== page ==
You may want to check out the history of the organization—how long has it been offering arts programs for teens and does the mission statement place the arts and youth first? You can also check for quality by glancing at the list of foundations, corporations, individuals, and government agencies who fund the organization—if an organization is funded by the National Endowment for the Arts or the California Arts Council, for example, you can be assured that it has endured a rigorous check for quality and innovation.
#3 How much does it cost?
For most families, cost is a consideration. Are the classes fee-based or tuition-free? Look at any attempt to make the program accessible and inclusive of all students irrespective of their ability to pay. Not all families have the means to send their kids to extra curricular arts programs. If the programs are not free, look for scholarships that may be available and make sure that the applications are simple, barrier-free and non-intrusive.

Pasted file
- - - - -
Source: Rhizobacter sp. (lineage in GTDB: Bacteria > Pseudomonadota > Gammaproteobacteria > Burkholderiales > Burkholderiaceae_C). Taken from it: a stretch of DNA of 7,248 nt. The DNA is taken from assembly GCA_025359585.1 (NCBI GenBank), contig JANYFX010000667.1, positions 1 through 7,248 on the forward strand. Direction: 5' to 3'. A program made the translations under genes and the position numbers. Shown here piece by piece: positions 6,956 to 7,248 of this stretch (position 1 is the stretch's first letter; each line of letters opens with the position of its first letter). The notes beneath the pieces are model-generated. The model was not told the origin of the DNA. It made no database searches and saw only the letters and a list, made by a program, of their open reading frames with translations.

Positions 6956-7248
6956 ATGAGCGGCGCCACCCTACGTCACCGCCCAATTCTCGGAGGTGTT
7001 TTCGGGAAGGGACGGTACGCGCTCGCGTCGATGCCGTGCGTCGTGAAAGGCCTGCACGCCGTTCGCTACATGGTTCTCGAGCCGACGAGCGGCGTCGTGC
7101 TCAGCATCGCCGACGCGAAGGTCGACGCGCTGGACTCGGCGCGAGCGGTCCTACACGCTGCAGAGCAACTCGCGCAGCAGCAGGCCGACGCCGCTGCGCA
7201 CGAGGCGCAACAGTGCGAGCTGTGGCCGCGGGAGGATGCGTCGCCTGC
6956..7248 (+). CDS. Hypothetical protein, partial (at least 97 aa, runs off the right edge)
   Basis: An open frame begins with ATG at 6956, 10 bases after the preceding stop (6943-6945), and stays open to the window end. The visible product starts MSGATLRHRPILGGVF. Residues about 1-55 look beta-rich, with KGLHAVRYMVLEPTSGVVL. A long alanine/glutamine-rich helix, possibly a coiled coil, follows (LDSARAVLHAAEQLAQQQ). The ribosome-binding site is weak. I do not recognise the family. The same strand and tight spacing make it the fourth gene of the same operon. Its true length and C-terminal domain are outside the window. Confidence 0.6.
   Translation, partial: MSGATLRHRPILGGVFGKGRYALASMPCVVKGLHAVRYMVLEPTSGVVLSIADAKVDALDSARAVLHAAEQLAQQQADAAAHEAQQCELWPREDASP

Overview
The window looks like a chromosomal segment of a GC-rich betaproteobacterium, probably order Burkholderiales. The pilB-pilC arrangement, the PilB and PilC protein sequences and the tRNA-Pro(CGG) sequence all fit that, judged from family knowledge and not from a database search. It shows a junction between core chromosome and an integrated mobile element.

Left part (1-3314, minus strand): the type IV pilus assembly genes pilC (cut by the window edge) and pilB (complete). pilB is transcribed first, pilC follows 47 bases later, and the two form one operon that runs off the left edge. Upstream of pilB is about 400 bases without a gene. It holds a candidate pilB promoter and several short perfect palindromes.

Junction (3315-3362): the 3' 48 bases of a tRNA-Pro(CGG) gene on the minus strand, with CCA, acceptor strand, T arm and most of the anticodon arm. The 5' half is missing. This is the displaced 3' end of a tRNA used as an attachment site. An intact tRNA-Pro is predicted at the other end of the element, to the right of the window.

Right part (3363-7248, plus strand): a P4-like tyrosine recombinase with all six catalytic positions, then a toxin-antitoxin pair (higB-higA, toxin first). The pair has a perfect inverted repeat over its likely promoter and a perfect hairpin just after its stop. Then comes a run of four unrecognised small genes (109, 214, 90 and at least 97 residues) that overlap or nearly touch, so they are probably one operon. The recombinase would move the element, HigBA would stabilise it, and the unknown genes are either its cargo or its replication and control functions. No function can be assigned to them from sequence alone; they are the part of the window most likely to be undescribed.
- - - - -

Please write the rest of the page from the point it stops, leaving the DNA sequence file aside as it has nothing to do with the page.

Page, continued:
#4 Is the program staff accessible?
You may have lots of questions and need to speak with the program staff. Are they friendly, enthusiastic, easily accessible, and do they answer questions in a timely manner? Are they helpful? Are they diverse? Can they speak multiple languages? Are they willing to help students with their applications and portfolios or work samples? How well do the staff communicate with the students and parents?
#5 Where is the program located?